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I've been working with the project_singlefamilydetached directory, and I'm wondering exactly how to determine the heating load of a home.

My objective is to compare heating with a GSHP to a propane furnace. Some context:

1. I'm running two simulations: one with the GSHP upgrade ("HVAC System Heat Pump|GSHP") and one with the propane upgrade ("HVAC System Propane Heating|Propane Furnace, AFUE 60%"). Other than the two changes in the Apply Upgrade field, every other parameter is the same.
2. The location is fixed to be MI_Alpena.County.Rgnl.AP.726390
3. I'm using a constant seed value of 10 in the Algorithm Settings

After running the two simulations, I download the respective timeseries.csv files, and compare outputs of buildings with the same building_id that has had the respective upgrades applied. What I've found so far:

1. Converting the values in electricity_heating_kwh from the GSHP upgrade scenario to kJ, and converting the values in propane_heating_mbtu from the propane upgrade scenario to kJ, do NOT equate each other. For the GSHP, I multiplied the values by the COP (3.6), and for the Propane, I multiplied the values by the AFUE (0.6)--after converting both to kJ, of course.
2. I compared values in the "ZONE PREDICTED SENSIBLE LOAD TO HEATING SETPOINT HEAT TRANSFER RATE (LIVING ZONE) [W]" and "ZONE PREDICTED SENSIBLE LOAD TO SETPOINT HEAT TRANSFER RATE (LIVING ZONE) [W]" columns for both upgrade scenarios, and found that they do NOT equate each other. Even after converting the negative values to equal 0, since I ONLY wish to determine heating load, the values still don't equate each other. The two column labels I mentioned were obtained by referencing the eplusout.rdd file.

I'm unsure what to do at this point. Is there something I'm not accounting for? Am I not looking at the right variables? If I'm comparing two buildings, with all variables remaining constant except for the HVAC upgrade, shouldn't there be something that lets me know the heating load of the home, independent of the type of the heating system?

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Besides what answered by Eric which is very helpful, I'll suggest also running an extra simulation with IdealLoadsAirSystems to eliminate any impact brought by different hvac systems (Mostly I'm lean to trusting this number to be loads as my understanding).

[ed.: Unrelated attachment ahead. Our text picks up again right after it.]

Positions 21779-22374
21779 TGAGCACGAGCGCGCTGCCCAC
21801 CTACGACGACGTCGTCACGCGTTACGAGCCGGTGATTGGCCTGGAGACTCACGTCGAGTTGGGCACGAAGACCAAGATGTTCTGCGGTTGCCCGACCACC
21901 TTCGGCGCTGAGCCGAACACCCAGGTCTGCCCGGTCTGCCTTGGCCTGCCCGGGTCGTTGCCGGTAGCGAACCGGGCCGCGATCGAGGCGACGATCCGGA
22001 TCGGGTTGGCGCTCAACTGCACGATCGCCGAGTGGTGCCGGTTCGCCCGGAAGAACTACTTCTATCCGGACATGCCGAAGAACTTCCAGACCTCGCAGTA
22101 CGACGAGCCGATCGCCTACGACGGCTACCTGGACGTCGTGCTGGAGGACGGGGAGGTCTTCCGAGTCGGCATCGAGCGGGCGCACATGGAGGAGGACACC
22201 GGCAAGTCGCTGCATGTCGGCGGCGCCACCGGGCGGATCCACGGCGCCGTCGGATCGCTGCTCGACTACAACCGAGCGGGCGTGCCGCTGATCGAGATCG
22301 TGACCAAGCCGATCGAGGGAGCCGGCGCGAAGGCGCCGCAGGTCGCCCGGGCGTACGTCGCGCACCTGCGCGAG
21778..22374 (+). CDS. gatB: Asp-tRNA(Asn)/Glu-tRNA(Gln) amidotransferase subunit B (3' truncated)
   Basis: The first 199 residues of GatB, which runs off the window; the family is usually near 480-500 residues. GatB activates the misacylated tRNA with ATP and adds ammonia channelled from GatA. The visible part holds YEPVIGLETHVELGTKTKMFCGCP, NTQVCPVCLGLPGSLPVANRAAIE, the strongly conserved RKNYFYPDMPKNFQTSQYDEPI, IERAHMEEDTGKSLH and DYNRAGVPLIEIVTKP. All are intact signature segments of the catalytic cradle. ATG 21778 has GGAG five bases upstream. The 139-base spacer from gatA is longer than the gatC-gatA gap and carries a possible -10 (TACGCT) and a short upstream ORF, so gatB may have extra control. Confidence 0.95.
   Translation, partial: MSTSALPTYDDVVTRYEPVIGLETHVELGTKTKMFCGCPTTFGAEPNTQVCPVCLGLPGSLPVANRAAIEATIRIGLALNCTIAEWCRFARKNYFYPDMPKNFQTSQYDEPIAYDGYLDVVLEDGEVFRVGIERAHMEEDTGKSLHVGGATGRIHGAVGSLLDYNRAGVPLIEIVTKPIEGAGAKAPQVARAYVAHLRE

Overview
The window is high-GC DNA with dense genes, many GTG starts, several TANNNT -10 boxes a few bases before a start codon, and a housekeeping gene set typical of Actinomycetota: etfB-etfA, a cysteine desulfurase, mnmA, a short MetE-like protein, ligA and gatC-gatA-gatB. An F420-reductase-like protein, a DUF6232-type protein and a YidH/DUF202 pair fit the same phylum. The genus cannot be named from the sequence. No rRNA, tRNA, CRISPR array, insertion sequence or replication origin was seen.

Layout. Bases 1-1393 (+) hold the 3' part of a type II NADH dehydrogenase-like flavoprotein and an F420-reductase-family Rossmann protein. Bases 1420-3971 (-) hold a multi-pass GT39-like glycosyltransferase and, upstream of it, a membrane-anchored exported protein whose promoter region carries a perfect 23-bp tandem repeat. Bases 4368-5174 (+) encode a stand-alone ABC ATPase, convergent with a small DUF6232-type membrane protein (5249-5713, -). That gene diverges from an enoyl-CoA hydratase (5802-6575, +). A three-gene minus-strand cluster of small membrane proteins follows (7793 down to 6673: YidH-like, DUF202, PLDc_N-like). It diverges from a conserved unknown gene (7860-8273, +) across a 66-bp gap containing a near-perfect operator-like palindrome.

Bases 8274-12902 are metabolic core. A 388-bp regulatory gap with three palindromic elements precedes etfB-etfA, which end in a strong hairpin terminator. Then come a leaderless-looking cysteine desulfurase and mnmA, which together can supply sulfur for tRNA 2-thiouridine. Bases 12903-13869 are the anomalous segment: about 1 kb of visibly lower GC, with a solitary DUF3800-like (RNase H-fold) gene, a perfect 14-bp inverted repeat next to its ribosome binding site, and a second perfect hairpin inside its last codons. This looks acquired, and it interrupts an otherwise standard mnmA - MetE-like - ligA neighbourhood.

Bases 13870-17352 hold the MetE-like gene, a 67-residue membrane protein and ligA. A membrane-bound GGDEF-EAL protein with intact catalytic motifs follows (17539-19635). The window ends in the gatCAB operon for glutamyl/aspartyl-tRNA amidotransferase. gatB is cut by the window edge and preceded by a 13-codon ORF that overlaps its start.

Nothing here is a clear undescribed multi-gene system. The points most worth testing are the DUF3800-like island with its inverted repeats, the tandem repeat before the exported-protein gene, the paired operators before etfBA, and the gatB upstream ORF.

The predicted sensible load variables you're looking at are still dependent on hourly zone temperature, so if your hvac systems are not conditioning zones into exactly the same temperatures every hour, the numbers might vary. So if in your case even annually aggregated load numbers are very much varying, you might want to check hourly zone air temperatures for both systems to see how well the setpoint is maintained.

Hope this helps.

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How would I simulate with IdealLoadsAirSystems using Parametric Analysis Tool + ResStock directory? There is no "IdealLoadsAirSystems" variable in the eplusout.rdd file, and neither is there one in the options.tsv file either.

Thank you for your response by the way, very much appreciated.

( 2019-10-22 20:19:58 -0500 )edit

There's no easy way to do this through PAT/ResStock. You'd have to take the OpenStudio/EnergyPlus models, update them outside PAT/ResStock, and then re-run the simulations manually.

( 2019-10-23 09:36:32 -0500 )edit

@y.tanaka It won't be hard if you're using OpenStudio app to create your PAT seed model, there's an option of "Turn On Ideal Air Loads" under "Thermal Zones", I recommend to make a copy of your model, remove all your other hvac components and check that for all the conditioned zones. Hopefully it will run successfully and give you the objective load numbers.

( 2019-10-24 17:33:51 -0500 )edit

Method #1 won't work because the GSHP COP changes with indoor and outdoor conditions.

Method #2 could work, but there are nuances depending on HVAC sizing and setpoints. You could compare coil heat output variables, though there are also nuances there (e.g., duct losses). I think that's what we did to calculate the BEopt "delivered energy" outputs.

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Thank you for your insight Eric. I tried comparing coil heat output variables, and there are still times when the values between the two differ dramatically. Values that differ from each other by >5% occurs in approximately 2% of the dataset; sometimes, GSHP will have a heating value whereas Propane has a heating value of 0, and vice-versa.

Is there a way to fix the COP of the GSHP, regardless of indoor/outdoor conditions? Also, what do you think about observing all heat losses&gains instead?

( 2019-10-23 14:04:40 -0500 )edit

It sounds like you just want the hourly heating load for all homes. You could run all homes with electric baseboard heat, which would remove the effects of fans, pumps, and duct losses. This would perfectly condition all heated basements, which would give a higher heating load than typical operation.

( 2019-10-24 15:32:17 -0500 )edit

How would I compare electric baseboard heat with the propane furnace upgrade? Wouldn't I just run into the same problems that I have with the GSHP upgrade?

Some further context, I'm trying to model a dual-fuel, GSHP+propane furnace home, using a GSHP that outputs 18 kBtu/hr. Times when heating demand is >18 kBtu, propane furnace kicks in to supplement heating. Since there's no option for that in ResStock, I'm attempting to do this manually. Are you saying that I can take the electricity_heating_kwh of the baseboard scenario and that's the objective heating load?

( 2019-10-24 16:44:26 -0500 )edit